When the Norisring Was Even Crazier Than Today

When the Norisring Was Even Crazier Than Today.jpg
Every time DTM visits the Norisring like it does this weekend, the series is in for something special: Street circuits like the one around the Zeppelintribüne in Nuremberg used to be more prevalent in Germany until the 1990s, but today, the Norisring is the only one left. It is a bit crazy by today’s standards, but have you heard of the layout used until 1971?

The Norisring street circuit follows a relatively simple layout these days: Drivers head down the start/finish straight in front of the enormous grandstand, brake for Grundig-Kehre in a slight right turn, make their way to the left-right of Schöller-S around the grandstand and brake for Dutzendteich-Kehre in a slight right before navigation the final full-throttle left for the start of another lap.

While the 1949 to 1951 layout was all kinds of weird in its own right, using two underpasses and bypassing the Dutzendteich-Kehre, it was nothing compared to the version that was used from 1952 to 1957 and 1961 to 1971: Instead of turning left into today’s Grundig-Kehre, drivers would continue to go full-throttle down the slight right of Beuthener Strasse called the “hose” by race-goers of the time, until they reached the hairpin way further down the road than today and making their way back towards the chicane.

This would not be too dangerous in somewhat slower cars, but the late 1960s saw the introduction of high-powered sports cars like the Porsche 917 or the Ferrari 512 that would reach ludicrous top speeds at Le Mans – at the Norisring, these cars would do 300kp/h before braking for the hairpin! There was barely anything in place to separate the two curved straights before and after the hairpin either, so cars could potentially end up in oncoming traffic – or the trees and lamp posts lining the track. Video from the 1970 200 Meilen of Nürnberg suggests that there was at least a single armco barrier for part of the run to the hairpin.

All of this madness can be experienced in Assetto Corsa: Sergio Loro, creator of F3 Classic Tracks, has built the two vintage versions mentioned for the sim. Both are available for free, so I strongly recommend picking them up if you have not already – go and try to race a Porsche 917 around these narrow, fast streets to gain an appreciation for what the drivers of the day were doing! A modern version of the track can also be found for Assetto Corsa here at RaceDepartment.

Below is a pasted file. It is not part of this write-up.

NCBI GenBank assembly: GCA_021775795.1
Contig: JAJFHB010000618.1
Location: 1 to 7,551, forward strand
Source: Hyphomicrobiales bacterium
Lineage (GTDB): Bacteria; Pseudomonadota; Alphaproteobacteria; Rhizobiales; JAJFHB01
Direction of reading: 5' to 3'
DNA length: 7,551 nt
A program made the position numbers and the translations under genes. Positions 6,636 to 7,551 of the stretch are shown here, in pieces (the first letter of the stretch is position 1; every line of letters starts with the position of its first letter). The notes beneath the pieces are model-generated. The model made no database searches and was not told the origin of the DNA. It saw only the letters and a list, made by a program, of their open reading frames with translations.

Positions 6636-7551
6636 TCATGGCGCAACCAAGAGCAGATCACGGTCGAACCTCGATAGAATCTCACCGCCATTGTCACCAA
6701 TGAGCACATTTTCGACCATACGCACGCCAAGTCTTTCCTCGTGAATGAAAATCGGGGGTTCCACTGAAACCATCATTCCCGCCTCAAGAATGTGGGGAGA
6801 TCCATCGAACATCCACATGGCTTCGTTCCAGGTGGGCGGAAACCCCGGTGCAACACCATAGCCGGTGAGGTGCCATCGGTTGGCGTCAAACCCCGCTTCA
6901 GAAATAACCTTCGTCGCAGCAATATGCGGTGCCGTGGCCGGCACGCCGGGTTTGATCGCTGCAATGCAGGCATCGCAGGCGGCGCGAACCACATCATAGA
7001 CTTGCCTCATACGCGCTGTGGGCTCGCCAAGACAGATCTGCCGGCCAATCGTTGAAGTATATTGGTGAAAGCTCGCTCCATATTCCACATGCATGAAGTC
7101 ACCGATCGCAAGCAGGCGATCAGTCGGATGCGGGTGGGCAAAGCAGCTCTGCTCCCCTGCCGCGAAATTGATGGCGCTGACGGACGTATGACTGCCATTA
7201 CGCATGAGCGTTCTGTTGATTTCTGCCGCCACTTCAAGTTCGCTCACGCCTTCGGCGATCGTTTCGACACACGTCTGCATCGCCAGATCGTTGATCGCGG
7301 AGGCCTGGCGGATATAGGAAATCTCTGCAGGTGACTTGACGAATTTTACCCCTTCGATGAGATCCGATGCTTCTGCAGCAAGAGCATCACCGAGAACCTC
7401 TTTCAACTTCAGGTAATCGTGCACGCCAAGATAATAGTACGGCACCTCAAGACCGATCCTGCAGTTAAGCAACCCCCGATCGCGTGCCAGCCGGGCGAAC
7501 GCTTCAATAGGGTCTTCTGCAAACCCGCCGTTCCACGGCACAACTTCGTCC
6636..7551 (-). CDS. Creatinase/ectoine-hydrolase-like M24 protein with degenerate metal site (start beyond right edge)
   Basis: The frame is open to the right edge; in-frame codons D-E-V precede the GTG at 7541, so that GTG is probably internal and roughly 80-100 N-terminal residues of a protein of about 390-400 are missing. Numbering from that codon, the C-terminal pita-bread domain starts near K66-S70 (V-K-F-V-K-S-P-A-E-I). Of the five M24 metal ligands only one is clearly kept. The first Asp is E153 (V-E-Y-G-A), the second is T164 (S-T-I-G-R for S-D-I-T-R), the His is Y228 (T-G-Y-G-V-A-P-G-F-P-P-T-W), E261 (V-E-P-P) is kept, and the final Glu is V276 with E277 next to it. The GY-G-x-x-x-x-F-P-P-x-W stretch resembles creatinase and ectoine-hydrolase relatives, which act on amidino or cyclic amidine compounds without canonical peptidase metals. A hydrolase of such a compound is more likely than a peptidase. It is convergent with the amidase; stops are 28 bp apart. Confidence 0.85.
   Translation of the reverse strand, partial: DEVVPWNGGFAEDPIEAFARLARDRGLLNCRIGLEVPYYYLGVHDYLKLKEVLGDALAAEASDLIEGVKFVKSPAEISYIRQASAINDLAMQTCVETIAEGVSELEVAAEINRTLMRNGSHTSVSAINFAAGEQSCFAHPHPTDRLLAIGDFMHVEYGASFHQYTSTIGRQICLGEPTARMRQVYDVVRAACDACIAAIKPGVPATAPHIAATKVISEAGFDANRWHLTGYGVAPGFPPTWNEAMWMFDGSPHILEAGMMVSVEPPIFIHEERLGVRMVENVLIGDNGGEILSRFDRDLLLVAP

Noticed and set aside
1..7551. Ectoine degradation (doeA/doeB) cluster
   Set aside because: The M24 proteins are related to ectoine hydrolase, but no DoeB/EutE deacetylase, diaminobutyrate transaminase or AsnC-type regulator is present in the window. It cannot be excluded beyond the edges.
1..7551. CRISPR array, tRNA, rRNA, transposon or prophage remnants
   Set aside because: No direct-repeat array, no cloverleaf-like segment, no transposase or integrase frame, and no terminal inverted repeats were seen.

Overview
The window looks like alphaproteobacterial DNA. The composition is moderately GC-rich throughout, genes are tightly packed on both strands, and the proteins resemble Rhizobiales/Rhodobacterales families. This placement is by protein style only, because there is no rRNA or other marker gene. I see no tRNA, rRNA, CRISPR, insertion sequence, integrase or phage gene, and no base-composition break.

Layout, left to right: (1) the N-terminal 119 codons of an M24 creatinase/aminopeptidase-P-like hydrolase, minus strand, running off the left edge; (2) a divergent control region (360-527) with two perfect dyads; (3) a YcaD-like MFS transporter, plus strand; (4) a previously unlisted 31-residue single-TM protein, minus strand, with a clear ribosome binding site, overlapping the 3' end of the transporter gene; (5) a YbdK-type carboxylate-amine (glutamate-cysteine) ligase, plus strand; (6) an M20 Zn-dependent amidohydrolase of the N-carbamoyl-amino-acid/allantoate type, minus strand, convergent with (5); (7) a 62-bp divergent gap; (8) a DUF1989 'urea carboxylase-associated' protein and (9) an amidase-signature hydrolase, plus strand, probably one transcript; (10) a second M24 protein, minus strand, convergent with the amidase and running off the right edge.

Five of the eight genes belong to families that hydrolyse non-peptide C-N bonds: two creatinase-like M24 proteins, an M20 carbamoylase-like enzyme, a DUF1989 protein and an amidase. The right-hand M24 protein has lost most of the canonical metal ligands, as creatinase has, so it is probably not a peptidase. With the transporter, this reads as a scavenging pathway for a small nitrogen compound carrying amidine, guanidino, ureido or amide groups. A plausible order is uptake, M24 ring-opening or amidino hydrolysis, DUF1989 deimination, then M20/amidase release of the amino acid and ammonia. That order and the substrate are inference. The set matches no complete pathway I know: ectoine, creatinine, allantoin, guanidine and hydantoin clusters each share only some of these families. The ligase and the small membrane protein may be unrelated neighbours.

Sadly, the inherent danger of the track led to the loss of Formula One and sportscar ace Pedro Rodriguez in an Interserie race: The Mexican crashed his Ferrari 512M under braking before the chicane, hitting a bridge wall. His car burst into flames, Rodriguez had no chance. The layout with the long “hose” has been abandoned since, with the Grundig-Kehre being moved to its current position as a result of the crash.
About author
Yannik Haustein
Lifelong motorsport enthusiast and sim racing aficionado, walking racing history encyclopedia.

Sim racing editor, streamer and one half of the SimRacing Buddies podcast (warning, German!).

Heel & Toe Gang 4 life :D


That example feel like lets see how fast we can go and dare the car to break, very cool, and scary.
This classic stuff is really where it's at for me. Combos like this have provided some of the most intense and close league races I've ever done. Balls out speed and always mere centimeters away from death.
These drivers were the most fearless (or crazy) in history
Raymond Racing
Even if it's not entirely contemporaneous, Sergio Loro has made some of the few tracks where the Pre-WWII cars "feel right" to drive on aesthetically, and his work is certainly worth checking out; including his older projects Elaintarhata and Ahvenisto here on RaceDepartment that aren't on his Sellfy storefront.
I'm a 100% convert to pre 1970 content thanks to an amazing bunch of Assetto Corsa modders and Sergio's tracks play a big part in that. When I found out he was doing Norisring, one of my favourite modern tracks, I discovered so much about its last that I never knew.

Same with a lot of his historic circuits or those by FatAlfie, Lilski and THR et al; they're more than fantastic fun and an unmatched level of immersion, they encourage me to learn more about the history of the sport itself. Thanks guys.

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Yannik Haustein
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